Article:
Greg Lukianoff, president of the Foundation for Individual Rights in Education, is an opponent of campus speech codes. In today’s New York Times, he argues that these codes “discourage civic engagement” among college students. Lukianoff is entitled to his opinion of “stringent speech codes.” But his op-ed makes an empirical claim–that speech codes reduce students’ voter turnout–with a breathtaking lack of evidence that makes me wonder why the Times accepted his piece.
Lukianoff opens with this claim: “Despite high youth voter turnout in 2008 — 48.5 percent of 18- to 24-year-olds cast ballots that year — levels are expected to return to usual lows this year, and with that the usual hand-wringing about disengagement and apathy among young voters.” The relevant number is actually the turnout rate of currently enrolled college students, which was 59.7% in 2008. As our graph shows, that rate has been quite stable for 40 years, so it is unlikely to “return to usual lows” in 2012.
Further, college students voted at a much higher rate than their non-student contemporaries. That doesn’t disprove Lukianoff’s claim that colleges “do as much to repress free speech as any other institution in young people’s lives.” It could be that colleges repress free speech and voting, but other factors associated with attending college, such as higher socioeconomic status, boost turnout more. To isolate the effects of the speech codes, we should compare colleges that have stringent speech codes to those without. Lukianoff hasn’t done that, and neither have I. We do, however, know that Tufts students voted at around 90% rates in both 2004 and 2008, even though Tufts has a “red” (bad) rating from the Foundation for Individual Rights in Education. Meanwhile, the University of Pennsylvania–a rough peer of Tufts–gets a green rating and has a very similar voter turnout rate as ours: 89.6% in 2008.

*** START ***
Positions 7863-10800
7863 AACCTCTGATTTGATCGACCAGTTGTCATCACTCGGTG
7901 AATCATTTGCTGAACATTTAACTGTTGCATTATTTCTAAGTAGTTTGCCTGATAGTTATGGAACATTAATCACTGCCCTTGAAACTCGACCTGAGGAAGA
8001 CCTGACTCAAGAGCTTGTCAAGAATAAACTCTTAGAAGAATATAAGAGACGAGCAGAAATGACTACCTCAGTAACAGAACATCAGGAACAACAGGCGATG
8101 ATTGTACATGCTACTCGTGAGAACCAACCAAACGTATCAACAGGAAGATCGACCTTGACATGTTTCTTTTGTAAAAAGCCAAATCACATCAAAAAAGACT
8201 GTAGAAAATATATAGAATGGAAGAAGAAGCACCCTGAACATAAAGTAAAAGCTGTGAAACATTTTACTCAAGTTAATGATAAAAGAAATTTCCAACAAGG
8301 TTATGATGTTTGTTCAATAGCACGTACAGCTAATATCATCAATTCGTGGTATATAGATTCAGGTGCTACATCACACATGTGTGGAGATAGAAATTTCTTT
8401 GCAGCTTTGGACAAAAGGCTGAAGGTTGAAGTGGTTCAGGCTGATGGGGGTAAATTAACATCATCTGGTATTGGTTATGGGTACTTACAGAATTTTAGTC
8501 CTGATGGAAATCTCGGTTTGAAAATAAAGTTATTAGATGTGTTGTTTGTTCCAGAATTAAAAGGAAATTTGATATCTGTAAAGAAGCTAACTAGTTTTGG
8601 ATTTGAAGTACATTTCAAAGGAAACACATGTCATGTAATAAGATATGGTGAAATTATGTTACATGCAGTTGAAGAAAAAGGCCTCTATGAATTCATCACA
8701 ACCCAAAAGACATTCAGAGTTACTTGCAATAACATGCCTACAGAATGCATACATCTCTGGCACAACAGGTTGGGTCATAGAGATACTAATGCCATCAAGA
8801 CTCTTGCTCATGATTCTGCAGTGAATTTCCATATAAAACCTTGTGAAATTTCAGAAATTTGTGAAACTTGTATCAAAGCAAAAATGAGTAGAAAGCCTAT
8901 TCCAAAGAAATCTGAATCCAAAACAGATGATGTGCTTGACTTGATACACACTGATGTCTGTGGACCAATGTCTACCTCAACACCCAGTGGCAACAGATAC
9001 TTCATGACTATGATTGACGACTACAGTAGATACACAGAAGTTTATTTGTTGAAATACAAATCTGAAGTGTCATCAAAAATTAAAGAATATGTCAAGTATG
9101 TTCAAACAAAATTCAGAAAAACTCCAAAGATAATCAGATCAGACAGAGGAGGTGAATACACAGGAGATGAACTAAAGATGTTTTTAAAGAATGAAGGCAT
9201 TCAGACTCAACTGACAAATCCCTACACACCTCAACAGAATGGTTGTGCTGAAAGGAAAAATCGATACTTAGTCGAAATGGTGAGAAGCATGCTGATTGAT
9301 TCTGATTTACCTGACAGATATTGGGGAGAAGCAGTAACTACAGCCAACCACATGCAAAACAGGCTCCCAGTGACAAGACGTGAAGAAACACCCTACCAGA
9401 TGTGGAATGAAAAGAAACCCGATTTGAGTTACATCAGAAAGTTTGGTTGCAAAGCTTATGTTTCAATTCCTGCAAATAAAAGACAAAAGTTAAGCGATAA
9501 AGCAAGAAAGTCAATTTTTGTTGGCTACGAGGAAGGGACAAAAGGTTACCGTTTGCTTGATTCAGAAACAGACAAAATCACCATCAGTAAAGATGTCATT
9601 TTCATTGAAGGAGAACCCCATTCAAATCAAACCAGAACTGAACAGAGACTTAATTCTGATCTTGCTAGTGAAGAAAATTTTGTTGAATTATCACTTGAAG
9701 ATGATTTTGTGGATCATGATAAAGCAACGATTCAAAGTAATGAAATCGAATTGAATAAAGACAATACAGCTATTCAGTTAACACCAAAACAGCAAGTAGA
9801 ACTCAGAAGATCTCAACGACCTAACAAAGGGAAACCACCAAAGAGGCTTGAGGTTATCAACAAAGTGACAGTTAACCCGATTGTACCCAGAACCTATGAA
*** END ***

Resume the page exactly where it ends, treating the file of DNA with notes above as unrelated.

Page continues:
CIRCLE is working on a tool that will allow colleges to measure their turnout accurately if they choose to do so. That will make this kind of research much easier and more robust. Meanwhile, the limited available evidence suggests no correlation at all between the presence of a campus speech code and turnout. I wouldn’t try to publish that null claim, because the evidence is too thin, but I don’t see how the Times can publish an article that rests on the contrary assumption when there is no evidence whatsoever for it.
By the way, I have mixed feelings about the speech codes themselves. Free inquiry is a profound value. On the other hand, a central mission of the university is to select and promote high-quality speech. We constantly evaluate and filter speech when we decide whom to hire, admit, and invite to campus, how to grade students’ work, which courses to approve, which groups and events to fund, and which books to buy for the library or print through the university press. In making those judgments, we ought to be guided by J.S. Mill and Alexis de Tocqueville and make sure that we are not suppressing unpopular views that would contribute to the dialogue. At the same time, we are not governments that must recognize almost untrammeled freedom of speech as a human right. Within our communities, we are entitled to balance individual freedom against criteria of quality, properly defined. More on that here.